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 Message Boards » » Post Your Do It Yourself project Here Page 1 ... 6 7 8 9 [10] 11 12 13 14 ... 20, Prev Next  
Jrb599
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^Yeah hoping I cant find someone to 'guide' me through it too.

2/17/2012 6:03:47 PM

Senez
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Sort of an intermediate update on the kitchen.

New fridge is in. It's been sitting in the garage since late last year until we got all the painting and flooring finished. On the end of the cabinet, we've got a large piece of slate chalkboard we're going to hang. Last appliance that needs to be purchased is the oven, which will fit in the opening where you see the spare piece of butcher block sitting.


Nothing overly wild here. Hood's in. Stovetop's in.


Pocket door for my pantry hung. Sink and dishwasher in and plumbed up.

The guy that was going to do our cabinet doors has fallen through, so we're going to have to figure that out. Have the wood to cut the shelves for the cabinets and will do that and get them painted soon. Have to pick out the tile for the backsplash and get that finished as well. Also needs several more coats of the finish sealer on the slate floor. It is, however, ready for inspection. Still quite a ways to go, but it's at least usable at this point.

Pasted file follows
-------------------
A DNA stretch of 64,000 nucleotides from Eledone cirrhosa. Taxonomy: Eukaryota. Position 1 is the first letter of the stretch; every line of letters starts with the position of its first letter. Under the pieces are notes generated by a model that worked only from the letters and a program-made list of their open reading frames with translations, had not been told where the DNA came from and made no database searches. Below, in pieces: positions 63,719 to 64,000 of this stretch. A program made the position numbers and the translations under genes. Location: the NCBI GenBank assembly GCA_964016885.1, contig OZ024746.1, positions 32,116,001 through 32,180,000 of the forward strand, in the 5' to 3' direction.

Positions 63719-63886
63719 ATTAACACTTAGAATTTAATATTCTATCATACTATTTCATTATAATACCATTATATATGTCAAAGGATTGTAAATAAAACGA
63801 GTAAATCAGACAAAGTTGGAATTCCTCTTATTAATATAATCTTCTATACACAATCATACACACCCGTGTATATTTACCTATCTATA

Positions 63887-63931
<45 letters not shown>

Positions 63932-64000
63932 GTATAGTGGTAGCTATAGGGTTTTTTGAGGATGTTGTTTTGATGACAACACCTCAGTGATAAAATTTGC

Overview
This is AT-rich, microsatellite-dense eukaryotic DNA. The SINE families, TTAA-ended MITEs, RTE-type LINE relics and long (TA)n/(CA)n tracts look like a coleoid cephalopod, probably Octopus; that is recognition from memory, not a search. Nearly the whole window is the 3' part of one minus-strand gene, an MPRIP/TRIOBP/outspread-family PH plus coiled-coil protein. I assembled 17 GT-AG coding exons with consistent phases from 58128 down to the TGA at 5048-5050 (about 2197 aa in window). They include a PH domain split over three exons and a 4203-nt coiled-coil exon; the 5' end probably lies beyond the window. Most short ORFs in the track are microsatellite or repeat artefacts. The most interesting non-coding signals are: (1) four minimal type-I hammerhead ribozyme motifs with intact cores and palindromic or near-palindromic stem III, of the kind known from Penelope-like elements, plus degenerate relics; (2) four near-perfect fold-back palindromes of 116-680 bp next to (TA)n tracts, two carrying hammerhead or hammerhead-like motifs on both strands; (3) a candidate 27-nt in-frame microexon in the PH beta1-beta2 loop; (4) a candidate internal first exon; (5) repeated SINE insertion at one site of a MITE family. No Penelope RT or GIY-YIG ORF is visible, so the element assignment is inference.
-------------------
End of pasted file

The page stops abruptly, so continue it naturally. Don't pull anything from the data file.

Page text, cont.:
2/18/2012 11:46:10 AM

wolfpackgrrr
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You want to build my kitchen for me?

2/18/2012 6:00:21 PM

hondaguy
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For popcorn ceiling removal, keep in mind that before 1979 it typically contained asbestos so you my want to consider that if you have an older home.

Also it comes off pretty easily as described on the last page if it is unpainted. Once there is a coat of paint on it, it becomes considerably more difficult since the water doesn't soak into it to loosen it up.

2/19/2012 10:25:02 AM

CalledToArms
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We have been looking for a mantle clock that had a mid-century modern vibe without feeling too retro. Something with nice clean lines but also made of real wood (which is why we were looking for retro instead of a brand new one).

We found something for $2 at a thrift store that has a lot of potential:



We loved the real wood, the clock hands, and the stainless steel ring around the face. We have already taken the clock face out and painted it a semi-gloss white (no numbers). The next step is to sand the wood down and re-stain it; the plan is for it to end up something closer to a walnut that should go well with the stark white face and the stainless steel accent. We'll see.

[Edited on February 19, 2012 at 7:50 PM. Reason : ]

2/19/2012 7:50:16 PM

dbmcknight
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4030 Posts
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how hard is it to hardwire my house with cat5? we currently have no ethernet anywhere, just where our modem/router is in our guest bedroom closet.

DIY or hire somebody?

2/29/2012 1:44:19 PM

Skack